Saturday, July 18, 2009
DALLAS: Luckie's Smokehouse
4351 Dallas FT Worth Turnpike
Dallas, TX 75212
Open M-Thur 10:30-10:30, F-Sat 10:30-12am, Sun 10:30-10
Update: This joint is CLOSED. They plan to reopen in Oak Cliff on Davis in early 2011.
2009: When I heard about this joint opening on Pegasus News, I couldn't wait to head west on I-30 and give it a try. Maybe this place would prove to be that elusive BBQ joint in Dallas that serves truly great 'cue. As I pulled into the shopping center parking lot, I was immediately filled with skepticism upon seeing the words "Famous BBQ" on the sign. Just how can a brand new restaurant with no BBQ history be famous? Try and stay open for at least a month before making such needless claims.
Three eager employees clamored to take a friend and I's order. We chose sides from a large chalkboard labelled"Side Items" but were informed that some were not available, and others, like the fried green beans, weren't really considered sides, but had to be ordered separately. I chose a three meat plate with sliced brisket, pork ribs and pulled pork, as they did not yet have sausage. A side of all three available sauces was added onto the tray.
Ribs were generously sized spare ribs. The tough meat was covered in a thick layer of rub so heavy on the chile powder, its taste resembled taco seasoning. Tearing at the meat with my teeth only revealed thick layers of unrendered fat beneath. The brisket was among the worst that I've ever eaten. Slices were tough with most of the intramuscular fat still intact from the inadequate smoking time. The total lack of crust, smoke ring and flavor makes me question whether this meat had just been boiled near the smoker and still considered barbecue. The pulled pork was the only meat of merit here, but even it had been cooked too fast leaving tough chunks of meat that had no chance of being "pulled" apart.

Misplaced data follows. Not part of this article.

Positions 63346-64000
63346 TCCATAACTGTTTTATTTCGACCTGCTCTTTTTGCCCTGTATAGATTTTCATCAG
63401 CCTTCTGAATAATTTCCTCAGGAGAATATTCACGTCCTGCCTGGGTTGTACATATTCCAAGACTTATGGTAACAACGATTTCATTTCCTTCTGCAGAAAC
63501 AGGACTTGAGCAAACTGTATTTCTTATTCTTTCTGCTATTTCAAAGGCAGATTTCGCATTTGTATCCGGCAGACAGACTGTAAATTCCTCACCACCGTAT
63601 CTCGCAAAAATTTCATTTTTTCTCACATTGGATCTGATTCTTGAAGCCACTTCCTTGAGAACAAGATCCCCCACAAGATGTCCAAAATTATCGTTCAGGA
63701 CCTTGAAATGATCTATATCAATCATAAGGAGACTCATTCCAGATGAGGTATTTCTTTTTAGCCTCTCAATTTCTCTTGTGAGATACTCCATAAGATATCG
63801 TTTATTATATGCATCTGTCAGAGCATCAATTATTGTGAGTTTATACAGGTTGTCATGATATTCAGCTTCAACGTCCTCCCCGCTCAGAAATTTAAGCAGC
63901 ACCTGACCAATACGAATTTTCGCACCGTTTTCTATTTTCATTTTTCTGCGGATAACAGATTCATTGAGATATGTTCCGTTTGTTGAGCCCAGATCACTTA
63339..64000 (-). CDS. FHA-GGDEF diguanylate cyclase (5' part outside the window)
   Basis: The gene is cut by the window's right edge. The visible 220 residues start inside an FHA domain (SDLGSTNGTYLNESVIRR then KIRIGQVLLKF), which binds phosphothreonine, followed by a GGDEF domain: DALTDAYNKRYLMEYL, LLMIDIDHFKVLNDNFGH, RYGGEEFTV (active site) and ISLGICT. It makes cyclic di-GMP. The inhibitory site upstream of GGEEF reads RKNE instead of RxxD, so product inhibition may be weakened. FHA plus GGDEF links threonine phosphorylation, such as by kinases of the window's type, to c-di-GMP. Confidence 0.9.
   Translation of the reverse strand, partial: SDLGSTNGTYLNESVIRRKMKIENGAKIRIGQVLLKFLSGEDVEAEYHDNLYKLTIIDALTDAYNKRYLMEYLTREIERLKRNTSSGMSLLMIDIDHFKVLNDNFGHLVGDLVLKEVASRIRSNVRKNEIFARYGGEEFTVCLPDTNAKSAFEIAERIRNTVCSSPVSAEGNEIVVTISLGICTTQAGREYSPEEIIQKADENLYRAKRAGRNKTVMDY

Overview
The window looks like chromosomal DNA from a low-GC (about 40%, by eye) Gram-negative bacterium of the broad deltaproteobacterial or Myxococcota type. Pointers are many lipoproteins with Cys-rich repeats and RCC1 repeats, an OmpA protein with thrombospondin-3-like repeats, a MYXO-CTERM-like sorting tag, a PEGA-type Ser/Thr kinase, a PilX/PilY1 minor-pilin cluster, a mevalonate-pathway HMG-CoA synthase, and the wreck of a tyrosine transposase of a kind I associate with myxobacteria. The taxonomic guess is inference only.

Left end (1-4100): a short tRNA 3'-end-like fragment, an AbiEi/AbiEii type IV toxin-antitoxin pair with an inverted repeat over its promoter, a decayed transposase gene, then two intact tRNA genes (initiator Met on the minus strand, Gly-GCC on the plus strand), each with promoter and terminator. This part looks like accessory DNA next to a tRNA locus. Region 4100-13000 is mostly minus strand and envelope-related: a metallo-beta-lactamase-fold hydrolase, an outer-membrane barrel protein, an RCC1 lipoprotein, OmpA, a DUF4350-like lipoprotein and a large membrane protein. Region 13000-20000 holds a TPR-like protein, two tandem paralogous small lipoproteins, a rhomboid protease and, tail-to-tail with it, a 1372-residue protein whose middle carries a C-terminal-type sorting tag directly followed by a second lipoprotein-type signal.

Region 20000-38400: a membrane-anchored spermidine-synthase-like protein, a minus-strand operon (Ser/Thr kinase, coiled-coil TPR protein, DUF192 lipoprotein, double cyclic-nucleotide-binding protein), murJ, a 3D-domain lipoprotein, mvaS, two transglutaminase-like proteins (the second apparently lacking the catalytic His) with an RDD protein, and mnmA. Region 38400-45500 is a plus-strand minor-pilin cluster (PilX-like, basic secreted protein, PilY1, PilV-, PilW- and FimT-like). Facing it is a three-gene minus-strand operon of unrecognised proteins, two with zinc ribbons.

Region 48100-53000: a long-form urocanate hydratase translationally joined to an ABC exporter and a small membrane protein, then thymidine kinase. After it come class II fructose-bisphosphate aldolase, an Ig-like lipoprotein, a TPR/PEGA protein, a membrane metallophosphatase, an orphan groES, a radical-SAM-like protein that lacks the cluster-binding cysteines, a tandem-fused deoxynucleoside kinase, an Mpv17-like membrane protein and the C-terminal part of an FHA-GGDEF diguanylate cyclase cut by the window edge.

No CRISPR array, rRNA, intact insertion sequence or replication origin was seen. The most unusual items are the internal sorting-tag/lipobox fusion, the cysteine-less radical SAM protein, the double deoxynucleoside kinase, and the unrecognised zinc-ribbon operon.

Sauces were also underwhelming. The Memphis style sauce was more reminiscient of corn syrup than barbecue sauce, the "Carolina" style sauce was tomatoe based with little vinegar kick, and tasted like a Peggy Sue knock-off. The third, a chipotle sauce was actually complex with adequate heat and not too sweet. Baked beans were a mixture of pork 'n beans with a sweet sauce, while green chile corn pudding was a pleasingly dense mixture of cornmeal, spicy chiles and whole kernels of corn. This was sadly the best item on the plate.
Luckie's needs to improve its smoking process if it plans to stay on the 'cue radar in Dallas. Right now, it deserves little of its "fame".
Posted by BBQ Snob at 7:02 AM
Each joint is judged on the essence of Texas 'cue...sliced brisket and pork ribs. Sausage is only considered if house made. Sauce is good, but good meat needs no adornment to satisfy. Each review can only be based on specific cuts of meat on that particular day. Finally, if the place fries up catfish or serves a caesar salad, then chances are they aren't paying enough attention to the pits, so we mostly steered clear.
-THE PROPHETS OF SMOKED MEAT
-THE PROPHETS OF SMOKED MEAT